The Purge: Election Year (2016)


It’s hard to think of a recent genre movie series with more squandered potential than The Purge movies. If this instalment provides a conclusion to a firm trilogy then it’s a perfectly adequate trio of nastiness and nightmarish imagery. But, as hinted at throughout, it could have been so much more than that. There’s some incisive commentary, so well hidden in the first film that it only becomes obvious during what feels like a footnote to the third act, but the balance never feels right. To be fair, some people may say that if you’re not noticing the commentary while watching the movies then that means that writer-director James DeMonaco has got things absolutely right. But when you see the heights he reached with the fantastic The Purge: Anarchy then you see just how good this series should/could have been throughout. And with this third instalment subtitled Election Year . . . . . . . . . . . viewers would be right to expect things to develop into something even more intriguing and politically charged.

That looks to be the case as the movie begins, introducing viewers to a politician (Senator Charlie Roan, played by Elizabeth Mitchell) who is determined to end The Purge, once and for all. It is becoming more and more apparent to people that this one night of the year is being made to pare down the numbers of the lower classes and make some major profit. Senator Roan is looked after by a security team, headed up by Leo Barnes (Frank Grillo), a man who absolutely agrees with her after his own particular experience – which we all saw in the second movie. And Barnes will have his work cut out for him, because the Senator wants to spend the upcoming Purge night in a normal home environment. Neither character realises how far the enemies of the Senator will go to stop her from winning. But they’re about to find out.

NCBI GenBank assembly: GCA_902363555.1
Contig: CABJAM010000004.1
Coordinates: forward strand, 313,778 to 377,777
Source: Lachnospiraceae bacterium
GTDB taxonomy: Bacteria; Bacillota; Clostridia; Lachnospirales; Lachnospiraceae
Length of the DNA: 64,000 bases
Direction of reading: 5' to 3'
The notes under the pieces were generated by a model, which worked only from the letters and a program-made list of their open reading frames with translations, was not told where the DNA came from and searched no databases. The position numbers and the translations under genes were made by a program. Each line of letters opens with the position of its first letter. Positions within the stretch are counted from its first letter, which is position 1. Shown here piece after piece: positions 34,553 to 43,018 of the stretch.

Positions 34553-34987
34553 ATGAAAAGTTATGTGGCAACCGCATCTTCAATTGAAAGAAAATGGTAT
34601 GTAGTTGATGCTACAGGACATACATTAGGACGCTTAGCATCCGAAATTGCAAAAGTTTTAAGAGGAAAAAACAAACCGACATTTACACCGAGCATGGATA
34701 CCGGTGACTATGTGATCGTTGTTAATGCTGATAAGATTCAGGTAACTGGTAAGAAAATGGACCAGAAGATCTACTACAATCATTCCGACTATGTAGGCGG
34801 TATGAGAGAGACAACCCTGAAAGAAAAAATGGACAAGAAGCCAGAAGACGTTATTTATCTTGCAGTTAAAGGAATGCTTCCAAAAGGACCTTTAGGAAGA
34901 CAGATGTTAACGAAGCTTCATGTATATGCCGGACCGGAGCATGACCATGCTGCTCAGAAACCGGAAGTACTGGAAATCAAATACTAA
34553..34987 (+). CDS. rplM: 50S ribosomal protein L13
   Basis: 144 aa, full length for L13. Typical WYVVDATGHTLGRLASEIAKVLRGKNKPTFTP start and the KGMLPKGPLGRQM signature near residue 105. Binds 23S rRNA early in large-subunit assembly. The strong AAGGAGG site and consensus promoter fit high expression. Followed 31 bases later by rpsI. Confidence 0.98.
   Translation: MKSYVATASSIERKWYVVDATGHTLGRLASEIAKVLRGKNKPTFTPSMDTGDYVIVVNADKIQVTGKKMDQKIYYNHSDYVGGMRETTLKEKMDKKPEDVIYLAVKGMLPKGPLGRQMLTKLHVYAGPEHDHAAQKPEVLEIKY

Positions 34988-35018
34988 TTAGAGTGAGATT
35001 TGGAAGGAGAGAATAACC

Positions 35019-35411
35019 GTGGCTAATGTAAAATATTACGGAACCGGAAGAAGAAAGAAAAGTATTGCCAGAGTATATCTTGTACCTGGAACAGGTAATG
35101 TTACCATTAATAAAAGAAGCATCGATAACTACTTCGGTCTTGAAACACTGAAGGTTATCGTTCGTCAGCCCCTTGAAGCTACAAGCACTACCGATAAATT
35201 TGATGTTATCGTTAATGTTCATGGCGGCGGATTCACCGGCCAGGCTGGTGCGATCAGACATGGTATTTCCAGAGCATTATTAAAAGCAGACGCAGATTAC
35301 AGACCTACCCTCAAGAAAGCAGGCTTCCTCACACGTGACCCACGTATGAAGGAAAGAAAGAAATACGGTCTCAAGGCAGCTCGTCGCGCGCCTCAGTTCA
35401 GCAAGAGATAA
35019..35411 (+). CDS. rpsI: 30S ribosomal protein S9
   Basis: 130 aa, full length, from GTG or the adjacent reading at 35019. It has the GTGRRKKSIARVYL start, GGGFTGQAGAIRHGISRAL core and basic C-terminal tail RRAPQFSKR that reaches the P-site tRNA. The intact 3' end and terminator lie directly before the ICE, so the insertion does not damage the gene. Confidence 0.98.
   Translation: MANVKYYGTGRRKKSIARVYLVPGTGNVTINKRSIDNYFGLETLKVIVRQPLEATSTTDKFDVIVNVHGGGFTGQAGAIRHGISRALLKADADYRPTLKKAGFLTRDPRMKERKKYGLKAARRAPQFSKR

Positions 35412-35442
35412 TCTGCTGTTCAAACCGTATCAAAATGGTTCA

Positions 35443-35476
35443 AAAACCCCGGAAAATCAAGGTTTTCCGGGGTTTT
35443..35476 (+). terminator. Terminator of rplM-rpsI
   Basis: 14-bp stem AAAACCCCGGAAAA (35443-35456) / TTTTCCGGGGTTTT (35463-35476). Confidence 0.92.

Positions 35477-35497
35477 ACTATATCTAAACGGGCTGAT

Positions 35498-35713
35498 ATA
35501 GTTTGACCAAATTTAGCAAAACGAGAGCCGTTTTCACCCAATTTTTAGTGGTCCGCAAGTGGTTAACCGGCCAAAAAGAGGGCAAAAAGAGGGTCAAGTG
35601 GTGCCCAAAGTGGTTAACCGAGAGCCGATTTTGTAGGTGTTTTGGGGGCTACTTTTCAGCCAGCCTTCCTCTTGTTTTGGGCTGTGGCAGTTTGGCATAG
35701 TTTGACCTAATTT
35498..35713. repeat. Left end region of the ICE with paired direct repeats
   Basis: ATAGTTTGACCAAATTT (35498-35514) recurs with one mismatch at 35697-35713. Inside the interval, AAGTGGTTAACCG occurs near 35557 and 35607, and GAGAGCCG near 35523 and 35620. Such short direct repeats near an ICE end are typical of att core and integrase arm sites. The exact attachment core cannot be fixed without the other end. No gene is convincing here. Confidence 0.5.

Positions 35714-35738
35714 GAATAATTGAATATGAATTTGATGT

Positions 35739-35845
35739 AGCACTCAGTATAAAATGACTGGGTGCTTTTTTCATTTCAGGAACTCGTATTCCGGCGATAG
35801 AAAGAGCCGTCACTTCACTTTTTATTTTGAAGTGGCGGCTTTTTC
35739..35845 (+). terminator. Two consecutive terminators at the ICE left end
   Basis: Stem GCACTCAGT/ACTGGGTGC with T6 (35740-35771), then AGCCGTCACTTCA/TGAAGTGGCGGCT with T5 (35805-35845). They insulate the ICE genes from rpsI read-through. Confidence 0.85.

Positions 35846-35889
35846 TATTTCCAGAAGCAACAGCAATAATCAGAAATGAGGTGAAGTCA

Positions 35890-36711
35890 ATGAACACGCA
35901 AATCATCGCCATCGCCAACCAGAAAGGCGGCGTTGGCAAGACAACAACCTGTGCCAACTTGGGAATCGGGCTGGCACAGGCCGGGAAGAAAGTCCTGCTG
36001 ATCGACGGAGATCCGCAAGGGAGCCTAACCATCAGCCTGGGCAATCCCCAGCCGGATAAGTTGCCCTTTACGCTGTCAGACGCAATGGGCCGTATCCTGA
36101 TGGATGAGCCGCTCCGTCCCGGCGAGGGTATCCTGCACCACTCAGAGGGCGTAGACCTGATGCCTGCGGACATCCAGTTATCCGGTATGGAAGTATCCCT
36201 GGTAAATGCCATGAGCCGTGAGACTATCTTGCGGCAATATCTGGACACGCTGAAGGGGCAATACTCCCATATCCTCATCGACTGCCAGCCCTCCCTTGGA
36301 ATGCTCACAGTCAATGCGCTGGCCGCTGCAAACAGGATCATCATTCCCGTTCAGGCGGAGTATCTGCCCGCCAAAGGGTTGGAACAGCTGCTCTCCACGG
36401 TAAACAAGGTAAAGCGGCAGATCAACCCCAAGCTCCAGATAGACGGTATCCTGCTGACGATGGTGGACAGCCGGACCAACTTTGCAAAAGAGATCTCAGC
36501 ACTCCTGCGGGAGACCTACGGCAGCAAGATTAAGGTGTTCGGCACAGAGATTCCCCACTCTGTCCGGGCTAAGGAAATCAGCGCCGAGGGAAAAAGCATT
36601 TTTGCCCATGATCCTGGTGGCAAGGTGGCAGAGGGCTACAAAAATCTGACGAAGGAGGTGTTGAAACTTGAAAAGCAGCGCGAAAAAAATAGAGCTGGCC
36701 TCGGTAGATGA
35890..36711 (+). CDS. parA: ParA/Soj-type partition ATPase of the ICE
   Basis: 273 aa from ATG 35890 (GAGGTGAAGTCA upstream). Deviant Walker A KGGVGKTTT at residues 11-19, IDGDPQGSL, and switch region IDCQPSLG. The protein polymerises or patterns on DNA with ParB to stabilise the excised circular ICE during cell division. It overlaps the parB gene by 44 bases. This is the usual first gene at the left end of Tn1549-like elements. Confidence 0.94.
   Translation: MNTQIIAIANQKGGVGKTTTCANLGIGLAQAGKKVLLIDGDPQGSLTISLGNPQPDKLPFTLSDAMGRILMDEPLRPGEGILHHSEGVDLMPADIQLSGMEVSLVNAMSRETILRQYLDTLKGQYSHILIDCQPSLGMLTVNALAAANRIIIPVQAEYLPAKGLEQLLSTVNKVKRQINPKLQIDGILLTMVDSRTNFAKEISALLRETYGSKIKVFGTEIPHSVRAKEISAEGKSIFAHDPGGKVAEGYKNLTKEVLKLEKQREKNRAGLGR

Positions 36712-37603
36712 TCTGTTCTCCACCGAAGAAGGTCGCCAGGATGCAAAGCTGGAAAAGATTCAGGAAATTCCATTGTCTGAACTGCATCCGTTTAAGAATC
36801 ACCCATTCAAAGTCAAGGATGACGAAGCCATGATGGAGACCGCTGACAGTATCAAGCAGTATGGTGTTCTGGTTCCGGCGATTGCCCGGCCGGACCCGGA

As well as those already mentioned, we get a decent man trying to look after his workplace (Joe Dixon, played by Mykelti Williamson), a woman who risks life and limb during The Purge to help the wounded (Laney, played by Betty Gabriel), and the return of Edwin Hodge, arguably the most important figure to cast a shadow over the entire trilogy, despite his limited presence.

DeMonaco sets things up well enough. The opening infodump is especially well done, presented as a standard news piece keeping viewers up to date with the election campaign so far, and the pieces are all moved into place just in time for the sirens to go as the start of The Purge is announced. And that is when things start to unravel.

I suspect that, in an attempt to not get bogged down with the political thread, DeMonaco wrote himself one or two more characters than he actually needed, making a few of the main characers feel rather superfluous. They’re not bad characters, and Dixon is a particularly wothy addition to the roster, but a number of people feel like they’re present just to join the plot points, as opposed to being people worth actually caring about.

The action subsequently suffers, with the screen often being full of people that viewers aren’t invested in. Everything improves when things focus back on Mitchell and Grillo, who are both very good in their main roles. Yet, here and there, it’s also the small moments aside from the main action that provide some great imagery and feelings of dread. People revelling in their Purge-endorsed crimes, the sadistic glee evident on the faces of those making the most of their night, the masks and costumes.

Purge night is one full of screams, blood, flames, and all of the people you never want to bump into in the middle of the night. But, cinematically, it also needs a clear path for viewers to travel along. This film doesn’t have that. It’s muddied, it doesn’t feel entirely logical, and it’s overcrowded. But it’s still got enough good individual moments to make it worth your time.


Film Rating: ★★★☆☆

You might also like More from author

Leave A Reply